The Philippines remains braced for further possible devastation from Typhoon Hagupit after the storm left three people dead, knocked out power in entire coastal provinces, mowed down trees and sent more than 900,000 people fleeing for their lives.
The typhoon, which hit land with winds of 87mph and gusts of 106mph, caused shallow floods, damaged shanties and ripped tin roofs off buildings, but there were no confirmed deaths or major destruction reported from the affected areas.
Hagupit was found to be weaker than forecast when it slammed into Eastern Samar and other island provinces, but while its peak power was lower than expected, it has still proved to be a deadly storm.
Two people, including a baby girl, died of hypothermia in central Iloilo province on Saturday at the height of the Typhoon. Another person died after being hit by a falling tree in the eastern town of Dolores, according to Interior Secretary Mar Roxas.
The typhoon is now moving slowly, which more rainfall in the Central Philippines and a risk of landslides and flash floods, while the strong storm is still on course to barrel across three major central islands before starting to blow away on Tuesday.
Traumatised by the destruction of supertyhpoon Haiyan last year that killed more than 7,000 people and displaced millions, this year the Philippine government launched massive preparations to attain a zero-casualty target.
Over 900,000 people fled to around 1,000 emergency shelters to keep safe from the storm, while army troops have been deployed to supermarkets and major roads in provinces to clear debris and prevent looting and chaos, all of which helped to slow down the government’s response to those effected by last year’s devastating supertyphoon.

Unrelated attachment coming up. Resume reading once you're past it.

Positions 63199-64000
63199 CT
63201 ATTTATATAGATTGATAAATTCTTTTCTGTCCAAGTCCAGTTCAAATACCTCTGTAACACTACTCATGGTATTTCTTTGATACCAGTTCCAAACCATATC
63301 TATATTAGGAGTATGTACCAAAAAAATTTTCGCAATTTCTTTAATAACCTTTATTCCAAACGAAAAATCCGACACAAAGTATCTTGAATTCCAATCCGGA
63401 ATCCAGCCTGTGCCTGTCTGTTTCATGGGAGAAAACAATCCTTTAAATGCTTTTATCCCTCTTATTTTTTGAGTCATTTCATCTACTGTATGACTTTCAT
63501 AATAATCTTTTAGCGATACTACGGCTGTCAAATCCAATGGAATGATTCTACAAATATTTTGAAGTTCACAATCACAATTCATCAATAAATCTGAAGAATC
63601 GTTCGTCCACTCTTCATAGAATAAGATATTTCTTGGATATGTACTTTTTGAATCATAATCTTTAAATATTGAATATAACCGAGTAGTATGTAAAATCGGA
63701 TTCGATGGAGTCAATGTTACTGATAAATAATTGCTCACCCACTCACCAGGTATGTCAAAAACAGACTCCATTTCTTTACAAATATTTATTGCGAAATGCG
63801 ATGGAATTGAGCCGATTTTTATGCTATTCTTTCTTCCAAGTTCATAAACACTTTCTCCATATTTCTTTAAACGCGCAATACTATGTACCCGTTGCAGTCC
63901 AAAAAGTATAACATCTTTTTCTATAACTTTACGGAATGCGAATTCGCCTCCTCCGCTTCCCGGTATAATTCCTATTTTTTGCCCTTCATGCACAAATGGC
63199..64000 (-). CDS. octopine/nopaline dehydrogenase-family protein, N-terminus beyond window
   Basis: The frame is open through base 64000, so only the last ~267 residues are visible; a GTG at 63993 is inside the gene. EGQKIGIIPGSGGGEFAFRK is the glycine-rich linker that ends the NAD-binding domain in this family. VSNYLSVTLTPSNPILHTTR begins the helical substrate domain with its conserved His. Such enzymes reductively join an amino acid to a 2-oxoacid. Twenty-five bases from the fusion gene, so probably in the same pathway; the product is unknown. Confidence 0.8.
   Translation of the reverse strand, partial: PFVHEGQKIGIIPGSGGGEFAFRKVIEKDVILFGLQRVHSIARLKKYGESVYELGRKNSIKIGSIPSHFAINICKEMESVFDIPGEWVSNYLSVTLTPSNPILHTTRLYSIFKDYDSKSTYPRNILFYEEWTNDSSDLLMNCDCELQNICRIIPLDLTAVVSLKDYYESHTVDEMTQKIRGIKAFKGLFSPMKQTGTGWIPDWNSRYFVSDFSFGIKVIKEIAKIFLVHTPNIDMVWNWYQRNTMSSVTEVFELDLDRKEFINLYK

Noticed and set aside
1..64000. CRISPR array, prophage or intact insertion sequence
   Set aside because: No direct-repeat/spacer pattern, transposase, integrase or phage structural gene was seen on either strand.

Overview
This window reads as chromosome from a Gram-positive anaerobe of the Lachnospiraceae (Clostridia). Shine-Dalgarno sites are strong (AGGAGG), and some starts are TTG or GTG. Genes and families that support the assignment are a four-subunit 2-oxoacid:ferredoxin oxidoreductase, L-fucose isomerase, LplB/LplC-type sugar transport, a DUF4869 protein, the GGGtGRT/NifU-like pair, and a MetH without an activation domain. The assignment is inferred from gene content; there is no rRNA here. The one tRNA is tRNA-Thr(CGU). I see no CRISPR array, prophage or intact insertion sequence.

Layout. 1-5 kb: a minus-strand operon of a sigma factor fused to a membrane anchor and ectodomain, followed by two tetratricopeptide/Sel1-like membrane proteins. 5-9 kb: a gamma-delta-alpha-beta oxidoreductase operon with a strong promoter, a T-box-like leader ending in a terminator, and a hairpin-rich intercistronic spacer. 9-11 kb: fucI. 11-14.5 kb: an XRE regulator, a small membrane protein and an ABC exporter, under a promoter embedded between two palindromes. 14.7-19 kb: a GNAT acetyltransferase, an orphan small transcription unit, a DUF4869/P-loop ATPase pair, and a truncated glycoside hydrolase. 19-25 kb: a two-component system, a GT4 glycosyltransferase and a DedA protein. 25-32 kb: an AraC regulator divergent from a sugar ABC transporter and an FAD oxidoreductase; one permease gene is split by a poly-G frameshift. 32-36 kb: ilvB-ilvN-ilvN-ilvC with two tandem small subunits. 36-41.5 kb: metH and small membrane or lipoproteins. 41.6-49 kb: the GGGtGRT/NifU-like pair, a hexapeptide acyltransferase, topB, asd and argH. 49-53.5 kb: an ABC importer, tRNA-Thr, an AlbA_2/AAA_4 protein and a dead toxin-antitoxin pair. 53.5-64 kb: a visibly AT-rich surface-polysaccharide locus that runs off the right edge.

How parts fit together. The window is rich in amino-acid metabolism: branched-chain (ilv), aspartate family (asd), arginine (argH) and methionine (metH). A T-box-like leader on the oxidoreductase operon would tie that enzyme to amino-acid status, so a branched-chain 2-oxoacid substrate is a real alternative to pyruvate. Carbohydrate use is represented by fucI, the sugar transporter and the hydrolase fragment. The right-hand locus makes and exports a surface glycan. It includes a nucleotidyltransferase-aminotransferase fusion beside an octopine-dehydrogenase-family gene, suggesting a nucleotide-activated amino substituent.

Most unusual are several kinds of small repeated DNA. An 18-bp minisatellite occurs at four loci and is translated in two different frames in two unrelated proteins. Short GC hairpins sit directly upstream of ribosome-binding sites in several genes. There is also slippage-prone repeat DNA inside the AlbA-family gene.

Local media reports focused on the positive story of a 23-year-old woman who safely gave birth in an evacuation centre, the Guardian reports. Marilyn Ramonolos had a midwife with her as she went in to labour, who was able to successfully deliver the baby with guidance over the phone from a doctor in Manila.
While the government has learned from last year and taken major steps to ensure people’s safety under Hagupit, Greenpeace campaigners claim the typhoons are a result of climate change, and that the Philippines should not have to “accept” this destruction will happen regularly.
“The people of the Philippines cannot just accept this is going to be the new normal in our lives,” Anna Abad, Greenpeace’s climate justice campaigner for the Philippines, told The Independent.
Greenpeace has launched a campaign to make “Big Polluters Pay”. The campaign claims that “Communities like those affected by Haiyan are footing the bill for their destruction while Big Polluters continue to rake in billions of profits by selling their climate-killing coal, oil and gas”.
Greenpeace is calling for people to “stand with the Philippines” as it prepares to confront negotiators gathered at the Conference of Parties in Lima, Peru, which is currently discussing a global agreement on climate change.
“These typhoons are getting stronger and affecting more people,” Ms Abad said, “while those responsible for climate change – the coal, oil and gas companies – continue to contribute to the climate crisis.”
While the Philippines have learned to “adapt” to the effects of climate change, the coal, oil and gas companies need to “provide these countries with a low carbon pathway,” she added.
Greenpeace campaigners are planning on traveling to the areas affected by Hagupit as soon as it is safe to do so and “send a message of devastation” to the Conference of Parties and “tell them the people of the Philippines should not experience this,” Ms Abad said.
Additional reporting by AP
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